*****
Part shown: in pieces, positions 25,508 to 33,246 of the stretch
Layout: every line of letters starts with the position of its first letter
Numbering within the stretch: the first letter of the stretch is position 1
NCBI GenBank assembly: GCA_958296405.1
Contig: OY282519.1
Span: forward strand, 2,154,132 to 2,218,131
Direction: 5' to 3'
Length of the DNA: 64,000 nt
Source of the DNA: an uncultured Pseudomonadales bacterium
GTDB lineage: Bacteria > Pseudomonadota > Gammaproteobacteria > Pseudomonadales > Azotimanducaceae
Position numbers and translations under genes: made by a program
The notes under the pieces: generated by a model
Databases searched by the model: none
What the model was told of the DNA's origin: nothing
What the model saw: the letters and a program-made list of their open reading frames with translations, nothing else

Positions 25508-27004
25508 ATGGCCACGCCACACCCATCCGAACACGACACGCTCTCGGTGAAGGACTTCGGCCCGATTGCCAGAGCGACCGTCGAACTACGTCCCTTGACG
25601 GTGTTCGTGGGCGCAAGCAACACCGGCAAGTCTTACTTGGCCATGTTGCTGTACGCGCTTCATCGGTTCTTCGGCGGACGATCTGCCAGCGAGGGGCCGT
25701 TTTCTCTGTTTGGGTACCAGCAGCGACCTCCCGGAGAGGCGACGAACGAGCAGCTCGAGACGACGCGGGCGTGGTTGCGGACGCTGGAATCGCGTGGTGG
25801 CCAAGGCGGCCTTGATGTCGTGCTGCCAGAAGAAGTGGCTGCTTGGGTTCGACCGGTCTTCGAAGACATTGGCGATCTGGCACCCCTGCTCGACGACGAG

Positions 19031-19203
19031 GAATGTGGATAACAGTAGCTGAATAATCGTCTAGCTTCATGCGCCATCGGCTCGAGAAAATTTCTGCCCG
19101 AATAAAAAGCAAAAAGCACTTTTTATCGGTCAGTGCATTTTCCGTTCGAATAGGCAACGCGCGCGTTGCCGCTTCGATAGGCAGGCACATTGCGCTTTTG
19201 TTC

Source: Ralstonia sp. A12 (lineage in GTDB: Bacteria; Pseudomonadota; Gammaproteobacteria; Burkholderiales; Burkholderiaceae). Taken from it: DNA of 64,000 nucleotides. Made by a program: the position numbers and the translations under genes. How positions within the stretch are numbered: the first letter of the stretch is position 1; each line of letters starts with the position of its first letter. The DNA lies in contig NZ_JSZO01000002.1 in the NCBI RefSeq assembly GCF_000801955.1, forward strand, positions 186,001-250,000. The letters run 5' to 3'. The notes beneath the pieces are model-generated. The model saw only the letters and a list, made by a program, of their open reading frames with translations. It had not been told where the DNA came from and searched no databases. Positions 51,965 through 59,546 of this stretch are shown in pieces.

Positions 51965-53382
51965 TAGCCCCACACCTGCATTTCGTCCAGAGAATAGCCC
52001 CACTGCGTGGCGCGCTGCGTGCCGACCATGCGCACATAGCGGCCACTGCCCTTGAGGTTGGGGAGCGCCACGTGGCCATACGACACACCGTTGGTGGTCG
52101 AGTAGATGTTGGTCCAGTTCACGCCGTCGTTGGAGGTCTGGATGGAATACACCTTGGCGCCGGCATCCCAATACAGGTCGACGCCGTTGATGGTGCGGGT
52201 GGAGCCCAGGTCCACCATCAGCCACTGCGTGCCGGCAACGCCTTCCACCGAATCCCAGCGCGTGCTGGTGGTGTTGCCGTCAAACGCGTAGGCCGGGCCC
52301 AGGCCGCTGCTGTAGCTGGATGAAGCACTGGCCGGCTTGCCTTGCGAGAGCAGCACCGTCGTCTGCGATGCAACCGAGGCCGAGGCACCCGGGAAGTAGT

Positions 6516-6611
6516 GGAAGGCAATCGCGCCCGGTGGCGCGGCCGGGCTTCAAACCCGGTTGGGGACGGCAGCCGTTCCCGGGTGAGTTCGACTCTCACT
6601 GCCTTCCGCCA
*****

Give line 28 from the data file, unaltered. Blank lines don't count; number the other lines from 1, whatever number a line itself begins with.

52001 CACTGCGTGGCGCGCTGCGTGCCGACCATGCGCACATAGCGGCCACTGCCCTTGAGGTTGGGGAGCGCCACGTGGCCATACGACACACCGTTGGTGGTCG